Whole genome sequencing-based prediction of recurrent tuberculosis etiology for patients involved in a local outbreak

Darja Sadovska, Ilva Pole, Iveta Ozere, Anda Vīksna, Jānis Ķimsis, Viktorija Igumnova, Inga Norvaiša, Renāte Ranka

Research output: Contribution to conferenceAbstractpeer-review


Whole-genome sequencing (WGS) of Mycobacterium tuberculosis (Mtb) is a modern approach in studying tuberculosis (TB) recurrence, which is essential for disease control. Although WGS-based SNP-distance analysis is a current standard in recurrent TB etiology determination, recent studies demonstrated the importance of detailed epidemiological cluster investigation to correctly discriminate between endogenous reactivation and exogenous reinfection. The aim of this research was to delineate the transmission network in the local TB outbreak and predict the cause of clinically confirmed recurrent TB cases. 10 Mtb isolates from 8 epidemiologically linked TB patients diagnosed in 2006-2016 were included in this study; two patients had a recurrent TB episode. WGS of Mtb DNA samples was conducted using Ion Torrent technologies. Bioinformatic analysis of WGS data was performed on the Galaxy web platform, and the median-joining network was constructed using PopArt software. Recurrent TB cases were analysed by determination of pairwise SNP- and network distances between the episodes. All isolates had identical spoligotyping (SIT53) and IS6110 RFLP pattern. The genetic relatedness was confirmed by WGS data, revealing 0-6 SNP distance. Data of specimen collection dates and SNP analysis allowed to predict Mtb transmission chain in the outbreak. Although exhibiting a small difference of 2 SNPs, in the median-joining network, two episodes of the first recurrent TB case showed different clustering mode and were connected via an intermediate node. A 5 SNP-distance was found in the second recurrent case, and the shortest path between the two nodes included a negative step followed by three positive steps. Thus, for both cases, reinfection is thought to be a cause of TB recurrence. This study highlighted the necessity of analysing recurrent TB cases as a part of a cluster investigation for more accurate identification of relapse etiology. This study was supported by RSU grant No. 23030103.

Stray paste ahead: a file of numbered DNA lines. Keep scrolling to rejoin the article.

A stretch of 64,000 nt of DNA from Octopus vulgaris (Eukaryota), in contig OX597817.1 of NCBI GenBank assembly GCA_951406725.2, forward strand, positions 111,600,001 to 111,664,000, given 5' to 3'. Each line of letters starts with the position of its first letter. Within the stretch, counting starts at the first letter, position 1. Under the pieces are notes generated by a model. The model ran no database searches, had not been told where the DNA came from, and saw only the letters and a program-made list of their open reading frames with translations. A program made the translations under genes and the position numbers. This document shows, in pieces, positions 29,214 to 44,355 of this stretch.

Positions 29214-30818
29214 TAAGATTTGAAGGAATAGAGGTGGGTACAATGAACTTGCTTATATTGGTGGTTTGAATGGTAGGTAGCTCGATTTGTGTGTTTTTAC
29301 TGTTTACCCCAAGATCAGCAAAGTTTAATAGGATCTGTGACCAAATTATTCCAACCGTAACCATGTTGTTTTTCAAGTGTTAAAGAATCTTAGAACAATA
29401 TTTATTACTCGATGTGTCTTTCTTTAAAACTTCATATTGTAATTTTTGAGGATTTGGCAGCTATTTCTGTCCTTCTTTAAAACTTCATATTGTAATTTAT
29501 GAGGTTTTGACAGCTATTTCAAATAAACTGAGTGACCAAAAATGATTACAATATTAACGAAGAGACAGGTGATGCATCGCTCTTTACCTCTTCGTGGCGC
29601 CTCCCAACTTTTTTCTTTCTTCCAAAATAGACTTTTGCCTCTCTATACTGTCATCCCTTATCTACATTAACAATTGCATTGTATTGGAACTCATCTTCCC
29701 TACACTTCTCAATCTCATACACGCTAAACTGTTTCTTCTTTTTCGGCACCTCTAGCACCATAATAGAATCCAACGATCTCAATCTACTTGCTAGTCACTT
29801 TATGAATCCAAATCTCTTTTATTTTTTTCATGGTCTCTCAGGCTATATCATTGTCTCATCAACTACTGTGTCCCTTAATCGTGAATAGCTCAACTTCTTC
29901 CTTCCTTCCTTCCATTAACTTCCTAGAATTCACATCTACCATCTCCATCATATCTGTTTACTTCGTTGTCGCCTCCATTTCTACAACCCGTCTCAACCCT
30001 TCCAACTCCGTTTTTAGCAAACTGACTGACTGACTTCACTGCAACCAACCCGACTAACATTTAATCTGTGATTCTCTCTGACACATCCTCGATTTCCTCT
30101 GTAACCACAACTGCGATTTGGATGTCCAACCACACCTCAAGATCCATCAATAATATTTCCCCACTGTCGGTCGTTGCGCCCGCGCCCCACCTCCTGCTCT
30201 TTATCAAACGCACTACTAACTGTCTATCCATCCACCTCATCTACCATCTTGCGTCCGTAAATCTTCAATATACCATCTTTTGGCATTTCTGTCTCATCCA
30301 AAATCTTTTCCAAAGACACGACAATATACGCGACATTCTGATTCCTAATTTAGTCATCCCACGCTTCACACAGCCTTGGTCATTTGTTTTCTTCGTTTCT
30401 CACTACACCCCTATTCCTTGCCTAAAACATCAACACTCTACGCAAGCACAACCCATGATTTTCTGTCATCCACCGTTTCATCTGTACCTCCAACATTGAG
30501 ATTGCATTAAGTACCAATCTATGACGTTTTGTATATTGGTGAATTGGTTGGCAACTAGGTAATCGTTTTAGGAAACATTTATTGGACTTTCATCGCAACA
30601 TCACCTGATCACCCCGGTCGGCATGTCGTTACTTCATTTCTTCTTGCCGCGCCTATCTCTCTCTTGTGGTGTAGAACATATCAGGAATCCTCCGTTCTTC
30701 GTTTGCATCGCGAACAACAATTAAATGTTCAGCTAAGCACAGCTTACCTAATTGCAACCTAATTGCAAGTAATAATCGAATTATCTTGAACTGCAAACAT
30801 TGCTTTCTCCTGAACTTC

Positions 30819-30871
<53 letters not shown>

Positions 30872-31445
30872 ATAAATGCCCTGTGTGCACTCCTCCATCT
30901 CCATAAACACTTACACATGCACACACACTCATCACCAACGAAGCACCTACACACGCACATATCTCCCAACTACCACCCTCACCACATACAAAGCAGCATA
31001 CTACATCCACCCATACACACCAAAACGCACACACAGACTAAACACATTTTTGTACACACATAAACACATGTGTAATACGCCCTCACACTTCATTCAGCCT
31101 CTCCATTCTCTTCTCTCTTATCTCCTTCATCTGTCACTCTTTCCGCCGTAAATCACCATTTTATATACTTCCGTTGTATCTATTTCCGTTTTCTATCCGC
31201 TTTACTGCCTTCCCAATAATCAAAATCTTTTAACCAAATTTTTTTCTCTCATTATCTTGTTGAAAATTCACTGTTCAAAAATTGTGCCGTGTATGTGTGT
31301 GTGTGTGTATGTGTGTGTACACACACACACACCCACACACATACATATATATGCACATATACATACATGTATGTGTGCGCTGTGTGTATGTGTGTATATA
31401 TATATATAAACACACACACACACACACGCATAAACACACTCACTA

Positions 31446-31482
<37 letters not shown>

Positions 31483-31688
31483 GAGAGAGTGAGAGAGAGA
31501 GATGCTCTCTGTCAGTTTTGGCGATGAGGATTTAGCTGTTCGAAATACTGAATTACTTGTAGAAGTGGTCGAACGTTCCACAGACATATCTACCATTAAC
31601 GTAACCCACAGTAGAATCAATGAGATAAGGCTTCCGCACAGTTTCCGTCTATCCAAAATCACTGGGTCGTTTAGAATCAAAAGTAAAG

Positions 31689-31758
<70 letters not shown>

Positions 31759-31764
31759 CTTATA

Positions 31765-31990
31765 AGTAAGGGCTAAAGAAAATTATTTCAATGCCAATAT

Original languageEnglish
Publication statusPublished - 24 Mar 2021
EventRSU Research week 2021: Knowledge for Use in Practice - Rīga, Latvia
Duration: 24 Mar 202126 Mar 2021


ConferenceRSU Research week 2021: Knowledge for Use in Practice
Abbreviated titleRW2021
Internet address

Field of Science*

  • 3.3 Health sciences

Publication Type*

  • 3.4. Other publications in conference proceedings (including local)


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